Want to help the environment? Fish and hunt
People concerned about food prices might be happy to know they can find good protein free for the taking and help the environment at the same time.
Or maybe not.
Common carp and snow geese are plentiful, good to eat and North Dakota Game and Fish Department (NDGF) officials would like hunters and fishers to take all they can.
Common carp is a delicacy in Europe, an ingredient in gefilte fish, and is traditionally served at Christmas in many countries.
In North America it's considered a nuisance species.
According to Lynn Schlueter, aquatic nuisance species coordinator for NDGF said, “Carp came from the Caspian Sea and the Romans took them all around. Some king thought they were great and brought them to England, and the earliest settlers brought them to America. Poles, Ukrainians and Germans stocked ponds with them and the U.S. government thought it was a good idea to spread them around in the 1800s.”
Schlueter said common carp root around in the mud of lakes and streams for plant food and invertebrates, muddying the water and destroying food sources of other fish and waterfowl.
And now they're in the Sheyenne River.
Ron Zitzow, manager of the Valley City National Fish Hatchery, said their progress has been stopped by the Baldhill Dam.
“Our problem in the hatchery is they get mixed up with other fish and spread. We don't try to eradicate them, we try to manage around them,” Zitzow said.
Snow geese are native to North America and not considered a nuisance species, but are considered “overabundant,” according to NDGF wildfowl biologist Mike Szymanski.
Szymanski said snow geese have adapted to agriculture and learned to forage in grain fields between the arctic tundra and the Gulf Coast on their migration.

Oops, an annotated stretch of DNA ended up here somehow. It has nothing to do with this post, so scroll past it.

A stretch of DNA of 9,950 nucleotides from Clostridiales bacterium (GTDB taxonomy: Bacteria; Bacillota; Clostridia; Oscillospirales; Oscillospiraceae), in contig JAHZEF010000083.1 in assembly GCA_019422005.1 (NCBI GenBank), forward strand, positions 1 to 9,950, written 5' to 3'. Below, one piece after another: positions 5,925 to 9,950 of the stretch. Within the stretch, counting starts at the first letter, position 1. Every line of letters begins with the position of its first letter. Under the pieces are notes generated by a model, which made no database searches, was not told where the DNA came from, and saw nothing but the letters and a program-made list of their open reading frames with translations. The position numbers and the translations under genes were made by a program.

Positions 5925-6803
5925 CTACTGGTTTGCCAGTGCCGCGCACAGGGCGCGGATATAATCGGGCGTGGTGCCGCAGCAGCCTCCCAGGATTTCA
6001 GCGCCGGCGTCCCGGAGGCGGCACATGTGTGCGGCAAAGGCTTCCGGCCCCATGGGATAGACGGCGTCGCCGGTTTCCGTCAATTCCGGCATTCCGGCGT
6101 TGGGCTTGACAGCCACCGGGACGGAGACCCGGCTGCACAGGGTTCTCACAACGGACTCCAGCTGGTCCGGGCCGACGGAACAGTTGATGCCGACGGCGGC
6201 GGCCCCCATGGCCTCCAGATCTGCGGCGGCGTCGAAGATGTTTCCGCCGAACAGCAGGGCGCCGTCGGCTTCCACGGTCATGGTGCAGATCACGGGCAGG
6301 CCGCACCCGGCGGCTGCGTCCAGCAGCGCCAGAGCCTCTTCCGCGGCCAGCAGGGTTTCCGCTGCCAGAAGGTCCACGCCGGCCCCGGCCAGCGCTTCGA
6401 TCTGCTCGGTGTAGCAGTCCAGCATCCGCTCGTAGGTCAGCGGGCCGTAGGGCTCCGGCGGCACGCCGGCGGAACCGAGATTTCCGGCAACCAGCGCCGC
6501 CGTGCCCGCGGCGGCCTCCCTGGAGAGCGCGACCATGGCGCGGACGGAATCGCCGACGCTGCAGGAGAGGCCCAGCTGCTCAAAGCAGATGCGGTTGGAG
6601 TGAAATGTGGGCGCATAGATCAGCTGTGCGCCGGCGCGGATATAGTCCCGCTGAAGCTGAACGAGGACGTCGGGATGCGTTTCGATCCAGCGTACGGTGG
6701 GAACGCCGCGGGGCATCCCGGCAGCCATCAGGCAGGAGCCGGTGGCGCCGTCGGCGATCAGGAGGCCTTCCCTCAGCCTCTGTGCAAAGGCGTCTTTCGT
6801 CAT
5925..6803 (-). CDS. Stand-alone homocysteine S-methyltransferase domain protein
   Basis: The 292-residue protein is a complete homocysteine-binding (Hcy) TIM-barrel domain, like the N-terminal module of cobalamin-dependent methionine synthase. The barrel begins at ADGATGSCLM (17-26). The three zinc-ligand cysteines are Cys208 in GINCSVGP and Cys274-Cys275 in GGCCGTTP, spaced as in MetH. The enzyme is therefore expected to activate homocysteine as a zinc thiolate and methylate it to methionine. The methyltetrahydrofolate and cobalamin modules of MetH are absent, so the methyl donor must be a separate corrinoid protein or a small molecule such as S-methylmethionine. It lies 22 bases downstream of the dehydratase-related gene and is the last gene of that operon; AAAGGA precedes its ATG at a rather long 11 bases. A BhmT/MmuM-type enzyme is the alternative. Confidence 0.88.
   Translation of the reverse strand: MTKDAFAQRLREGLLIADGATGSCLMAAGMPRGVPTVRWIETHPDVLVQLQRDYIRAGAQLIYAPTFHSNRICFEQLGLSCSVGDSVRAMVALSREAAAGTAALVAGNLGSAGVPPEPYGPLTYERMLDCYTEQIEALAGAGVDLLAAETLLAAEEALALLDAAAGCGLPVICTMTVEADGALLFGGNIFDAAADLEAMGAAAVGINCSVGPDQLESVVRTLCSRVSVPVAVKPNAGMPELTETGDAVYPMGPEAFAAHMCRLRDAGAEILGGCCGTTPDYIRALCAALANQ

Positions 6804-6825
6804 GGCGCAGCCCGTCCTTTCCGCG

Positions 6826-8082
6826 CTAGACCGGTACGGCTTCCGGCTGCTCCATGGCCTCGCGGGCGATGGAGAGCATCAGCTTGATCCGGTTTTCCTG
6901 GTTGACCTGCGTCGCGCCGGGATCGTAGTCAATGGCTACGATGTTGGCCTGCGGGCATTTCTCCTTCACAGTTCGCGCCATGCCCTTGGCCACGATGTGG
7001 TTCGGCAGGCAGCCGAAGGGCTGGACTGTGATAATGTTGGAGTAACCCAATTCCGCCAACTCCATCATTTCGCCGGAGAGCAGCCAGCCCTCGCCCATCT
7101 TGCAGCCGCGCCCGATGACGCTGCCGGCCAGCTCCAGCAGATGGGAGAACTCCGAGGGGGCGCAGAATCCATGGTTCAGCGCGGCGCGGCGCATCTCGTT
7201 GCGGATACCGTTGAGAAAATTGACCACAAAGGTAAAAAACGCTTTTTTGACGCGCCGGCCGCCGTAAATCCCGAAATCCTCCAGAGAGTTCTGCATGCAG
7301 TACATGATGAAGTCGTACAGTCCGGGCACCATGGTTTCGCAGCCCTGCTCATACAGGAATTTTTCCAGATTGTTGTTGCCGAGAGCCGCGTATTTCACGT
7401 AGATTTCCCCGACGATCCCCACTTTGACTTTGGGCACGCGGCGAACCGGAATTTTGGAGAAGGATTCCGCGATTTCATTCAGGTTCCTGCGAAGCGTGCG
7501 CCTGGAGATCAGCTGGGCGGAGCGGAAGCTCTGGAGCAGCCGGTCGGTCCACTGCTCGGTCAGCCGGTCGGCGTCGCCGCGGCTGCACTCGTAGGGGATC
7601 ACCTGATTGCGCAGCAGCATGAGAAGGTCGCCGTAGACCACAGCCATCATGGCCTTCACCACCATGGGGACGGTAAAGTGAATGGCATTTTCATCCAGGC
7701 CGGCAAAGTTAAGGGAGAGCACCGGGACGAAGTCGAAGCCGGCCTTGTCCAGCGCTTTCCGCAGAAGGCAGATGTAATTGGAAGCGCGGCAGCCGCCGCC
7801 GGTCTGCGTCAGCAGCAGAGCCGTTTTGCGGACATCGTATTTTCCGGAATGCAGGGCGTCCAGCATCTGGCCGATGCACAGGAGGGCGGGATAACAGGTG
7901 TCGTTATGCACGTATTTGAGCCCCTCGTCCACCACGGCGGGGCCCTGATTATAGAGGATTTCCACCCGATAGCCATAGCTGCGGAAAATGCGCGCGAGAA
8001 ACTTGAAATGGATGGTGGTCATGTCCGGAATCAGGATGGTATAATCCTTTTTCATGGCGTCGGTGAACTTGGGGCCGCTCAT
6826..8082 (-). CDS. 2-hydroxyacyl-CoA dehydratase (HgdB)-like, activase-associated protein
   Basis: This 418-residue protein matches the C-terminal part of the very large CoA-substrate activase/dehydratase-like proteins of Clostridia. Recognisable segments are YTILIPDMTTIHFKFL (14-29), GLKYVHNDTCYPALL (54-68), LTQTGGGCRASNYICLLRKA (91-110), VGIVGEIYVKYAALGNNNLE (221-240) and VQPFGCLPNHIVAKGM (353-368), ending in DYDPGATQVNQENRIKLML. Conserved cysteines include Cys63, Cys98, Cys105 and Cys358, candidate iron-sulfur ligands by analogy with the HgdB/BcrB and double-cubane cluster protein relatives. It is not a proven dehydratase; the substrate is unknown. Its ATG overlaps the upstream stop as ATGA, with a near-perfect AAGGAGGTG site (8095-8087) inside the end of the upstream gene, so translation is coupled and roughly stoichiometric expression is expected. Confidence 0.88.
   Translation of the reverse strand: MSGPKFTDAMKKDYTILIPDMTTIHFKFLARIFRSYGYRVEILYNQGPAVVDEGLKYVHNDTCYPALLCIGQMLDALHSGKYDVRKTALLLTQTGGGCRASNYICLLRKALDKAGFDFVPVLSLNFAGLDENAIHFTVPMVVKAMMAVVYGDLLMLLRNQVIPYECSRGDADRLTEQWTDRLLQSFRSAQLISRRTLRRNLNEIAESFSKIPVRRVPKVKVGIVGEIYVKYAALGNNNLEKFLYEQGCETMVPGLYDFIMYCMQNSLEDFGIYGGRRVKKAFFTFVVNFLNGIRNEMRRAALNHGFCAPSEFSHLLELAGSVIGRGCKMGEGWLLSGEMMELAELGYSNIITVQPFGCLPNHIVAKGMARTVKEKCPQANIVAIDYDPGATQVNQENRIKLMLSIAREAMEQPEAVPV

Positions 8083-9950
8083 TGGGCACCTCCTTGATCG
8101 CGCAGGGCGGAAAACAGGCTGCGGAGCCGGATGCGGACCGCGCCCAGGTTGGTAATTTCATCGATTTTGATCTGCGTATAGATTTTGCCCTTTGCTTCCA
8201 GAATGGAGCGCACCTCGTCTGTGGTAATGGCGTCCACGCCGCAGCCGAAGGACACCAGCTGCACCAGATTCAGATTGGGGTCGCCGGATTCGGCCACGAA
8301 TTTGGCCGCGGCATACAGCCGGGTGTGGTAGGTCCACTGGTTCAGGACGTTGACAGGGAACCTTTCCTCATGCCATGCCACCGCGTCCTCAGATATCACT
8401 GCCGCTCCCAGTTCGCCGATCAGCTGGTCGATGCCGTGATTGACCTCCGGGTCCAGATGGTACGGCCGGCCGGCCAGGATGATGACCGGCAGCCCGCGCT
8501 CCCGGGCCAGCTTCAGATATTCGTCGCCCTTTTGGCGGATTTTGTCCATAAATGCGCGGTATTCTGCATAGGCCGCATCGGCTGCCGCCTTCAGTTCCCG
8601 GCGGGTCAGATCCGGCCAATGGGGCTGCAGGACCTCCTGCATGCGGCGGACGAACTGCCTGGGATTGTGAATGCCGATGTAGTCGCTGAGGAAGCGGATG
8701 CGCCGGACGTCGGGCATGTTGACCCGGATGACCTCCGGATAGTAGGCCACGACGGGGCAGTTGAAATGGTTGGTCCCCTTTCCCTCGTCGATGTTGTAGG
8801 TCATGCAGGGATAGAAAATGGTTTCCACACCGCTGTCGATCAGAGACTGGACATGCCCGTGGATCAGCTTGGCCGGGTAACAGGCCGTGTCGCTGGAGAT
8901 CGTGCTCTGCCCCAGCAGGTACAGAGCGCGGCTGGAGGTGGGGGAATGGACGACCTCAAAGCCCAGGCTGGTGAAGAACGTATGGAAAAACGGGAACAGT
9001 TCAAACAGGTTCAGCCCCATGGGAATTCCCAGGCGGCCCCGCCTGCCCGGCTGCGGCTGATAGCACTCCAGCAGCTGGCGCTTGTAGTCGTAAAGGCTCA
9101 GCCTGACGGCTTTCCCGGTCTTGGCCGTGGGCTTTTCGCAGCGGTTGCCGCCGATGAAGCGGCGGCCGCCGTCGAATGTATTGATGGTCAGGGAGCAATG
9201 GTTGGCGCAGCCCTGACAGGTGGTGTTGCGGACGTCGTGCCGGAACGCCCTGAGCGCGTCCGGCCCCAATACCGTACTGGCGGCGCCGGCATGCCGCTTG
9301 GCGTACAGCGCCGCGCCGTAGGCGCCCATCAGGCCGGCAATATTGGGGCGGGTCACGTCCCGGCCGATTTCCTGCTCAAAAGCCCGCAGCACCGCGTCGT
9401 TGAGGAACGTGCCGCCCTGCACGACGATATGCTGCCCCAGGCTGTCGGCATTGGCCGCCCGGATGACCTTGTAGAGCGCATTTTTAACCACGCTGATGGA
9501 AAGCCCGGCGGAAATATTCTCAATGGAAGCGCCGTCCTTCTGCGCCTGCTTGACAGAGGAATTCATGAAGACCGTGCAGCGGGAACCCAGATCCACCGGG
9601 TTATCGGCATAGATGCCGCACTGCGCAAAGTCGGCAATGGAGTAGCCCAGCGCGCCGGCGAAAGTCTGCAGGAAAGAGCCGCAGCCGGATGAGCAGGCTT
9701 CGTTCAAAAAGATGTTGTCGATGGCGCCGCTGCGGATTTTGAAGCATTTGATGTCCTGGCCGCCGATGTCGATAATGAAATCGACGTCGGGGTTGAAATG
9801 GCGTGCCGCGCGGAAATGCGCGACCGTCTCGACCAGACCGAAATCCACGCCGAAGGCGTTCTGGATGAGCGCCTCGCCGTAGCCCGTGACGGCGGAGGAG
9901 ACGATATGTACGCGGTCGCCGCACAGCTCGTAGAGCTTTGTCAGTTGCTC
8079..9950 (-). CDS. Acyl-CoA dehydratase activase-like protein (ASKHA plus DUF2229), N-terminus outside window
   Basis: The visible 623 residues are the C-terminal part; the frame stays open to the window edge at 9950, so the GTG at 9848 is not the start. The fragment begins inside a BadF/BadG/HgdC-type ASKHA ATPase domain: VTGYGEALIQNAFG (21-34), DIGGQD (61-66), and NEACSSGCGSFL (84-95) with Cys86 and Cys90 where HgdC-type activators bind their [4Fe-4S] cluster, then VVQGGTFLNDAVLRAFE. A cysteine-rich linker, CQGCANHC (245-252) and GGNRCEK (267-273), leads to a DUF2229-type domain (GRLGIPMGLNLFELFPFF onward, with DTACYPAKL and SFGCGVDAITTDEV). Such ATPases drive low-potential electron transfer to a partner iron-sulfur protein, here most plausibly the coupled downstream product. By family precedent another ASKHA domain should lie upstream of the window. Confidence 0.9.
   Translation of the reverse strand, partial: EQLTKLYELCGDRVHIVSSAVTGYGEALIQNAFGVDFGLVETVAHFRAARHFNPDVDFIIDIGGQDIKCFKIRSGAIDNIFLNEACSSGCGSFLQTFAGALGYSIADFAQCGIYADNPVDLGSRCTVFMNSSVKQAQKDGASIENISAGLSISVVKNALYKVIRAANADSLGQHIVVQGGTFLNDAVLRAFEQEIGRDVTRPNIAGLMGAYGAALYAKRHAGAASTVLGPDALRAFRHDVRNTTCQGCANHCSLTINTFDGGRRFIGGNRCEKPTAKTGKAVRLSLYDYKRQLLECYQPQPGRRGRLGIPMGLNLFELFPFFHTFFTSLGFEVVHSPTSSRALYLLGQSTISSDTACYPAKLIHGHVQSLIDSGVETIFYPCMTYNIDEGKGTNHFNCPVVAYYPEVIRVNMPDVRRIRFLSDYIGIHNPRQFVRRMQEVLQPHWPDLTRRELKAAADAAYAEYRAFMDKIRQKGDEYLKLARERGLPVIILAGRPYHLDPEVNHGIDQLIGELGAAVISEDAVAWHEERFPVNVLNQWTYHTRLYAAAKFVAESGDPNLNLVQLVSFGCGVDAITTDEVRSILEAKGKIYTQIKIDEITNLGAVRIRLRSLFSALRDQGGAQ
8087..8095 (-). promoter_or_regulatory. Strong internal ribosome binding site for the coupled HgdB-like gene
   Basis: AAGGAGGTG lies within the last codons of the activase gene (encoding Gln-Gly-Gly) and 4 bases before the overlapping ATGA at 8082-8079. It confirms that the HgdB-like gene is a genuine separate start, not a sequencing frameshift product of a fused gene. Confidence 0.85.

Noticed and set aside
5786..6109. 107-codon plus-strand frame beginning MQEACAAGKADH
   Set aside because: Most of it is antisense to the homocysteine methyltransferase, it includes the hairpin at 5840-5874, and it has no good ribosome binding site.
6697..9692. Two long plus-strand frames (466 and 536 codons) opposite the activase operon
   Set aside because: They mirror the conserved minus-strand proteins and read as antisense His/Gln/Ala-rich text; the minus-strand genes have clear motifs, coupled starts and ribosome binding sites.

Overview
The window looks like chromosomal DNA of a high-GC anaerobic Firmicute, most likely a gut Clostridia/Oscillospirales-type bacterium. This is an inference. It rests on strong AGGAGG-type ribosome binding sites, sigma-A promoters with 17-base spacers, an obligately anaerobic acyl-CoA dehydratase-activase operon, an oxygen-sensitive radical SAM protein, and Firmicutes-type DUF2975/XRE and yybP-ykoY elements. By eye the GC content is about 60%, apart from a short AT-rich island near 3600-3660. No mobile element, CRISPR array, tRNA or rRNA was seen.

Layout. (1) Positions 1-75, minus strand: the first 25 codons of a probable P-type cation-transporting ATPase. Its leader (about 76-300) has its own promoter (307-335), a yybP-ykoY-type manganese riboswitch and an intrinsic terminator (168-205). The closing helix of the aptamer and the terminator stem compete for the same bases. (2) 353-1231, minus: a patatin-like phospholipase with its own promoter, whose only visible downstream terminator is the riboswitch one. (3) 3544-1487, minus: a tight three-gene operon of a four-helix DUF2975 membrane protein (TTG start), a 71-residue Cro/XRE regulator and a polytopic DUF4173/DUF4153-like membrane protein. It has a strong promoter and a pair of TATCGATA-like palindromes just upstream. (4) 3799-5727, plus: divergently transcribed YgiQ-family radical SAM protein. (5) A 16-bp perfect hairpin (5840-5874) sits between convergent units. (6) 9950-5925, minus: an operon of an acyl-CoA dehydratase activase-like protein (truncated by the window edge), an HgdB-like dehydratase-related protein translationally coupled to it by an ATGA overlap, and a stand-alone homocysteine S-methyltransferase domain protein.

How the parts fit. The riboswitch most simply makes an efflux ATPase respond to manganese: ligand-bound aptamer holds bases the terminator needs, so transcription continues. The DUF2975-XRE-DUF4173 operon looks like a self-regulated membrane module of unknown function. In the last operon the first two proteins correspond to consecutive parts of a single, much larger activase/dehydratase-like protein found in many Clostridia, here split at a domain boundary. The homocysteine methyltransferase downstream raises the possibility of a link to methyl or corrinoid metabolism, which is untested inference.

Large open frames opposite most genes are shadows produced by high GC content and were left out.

“Now they can stop anywhere and fuel up, and it's dramatically increased their survival rates,” Szymanski said.
Unlike Canada geese, which are surface grazers, snow geese grub the soil and destroy the root systems of plants and increased numbers are overeating the tundra beyond its ability to recover. This increases evaporation and leads to soils becoming saline.
“This causes so much ecological damage that you wouldn't recognize it as the same habitat,” Szymanski said.
Carp are not considered a game fish, so fishermen can take as many as they like, but many anglers don't like them.
Perry Kapaun, president of the Barnes County Wildlife Federation said, “A big carp is vicious and good for a fight, but some think they're greasy. It's where you come from and what you're brought up on I guess,” Kapaun said.
Snow geese are also good to eat. In the fall the bag limit in North Dakota is 20 per day, in the spring, unlimited. But though you can freeze them or make jerky for your own use, you can't sell migratory birds.
Szymanski said hunting has stabilized the growth rate, but game and fish departments would like them reduced still further.
Kapaun said snow geese are getting harder to hunt.
“They're getting tougher and tougher to decoy, because they live forever. A snow goose can live for 30 years and the young follow the old. When I was young we decoyed them with rags and took them by the pickup load. Now when they'd like us to take them, it's not as easy. Migration routes have changed too; we used to be in the middle of the flight path,” Kapaun said.
Kapaun said snow geese are lingering in the grain fields of Canada as well, and tougher Canadian gun laws make it difficult to hunt there.
“It's complicated to get your gun across the border now. It's probably too late for the fall season already,” Kapaun said.
Barbecue snow goose
Boil 20 goose legs and thighs, attached, in a large pot of water. Stir in 2 packages of dry onion soup mix.
Do not overdo, you don't want the meat falling off the bones.
When done, grill with lots of barbecue sauce.
Or for chili:
Chop up and sauté: 2 bell peppers, 2 large onions, 10 cloves of garlic
Add the veggies to the pot. Keep the pot topped up with water, beer or tomato juice.
Add: 2 jars spaghetti sauce, 1 can kidney beans, 1 can brown beans in sauce
Season with: chili powder, hot sauce, and seasoning salt to taste
Cook for two hours or until you can pull the meat off the bones.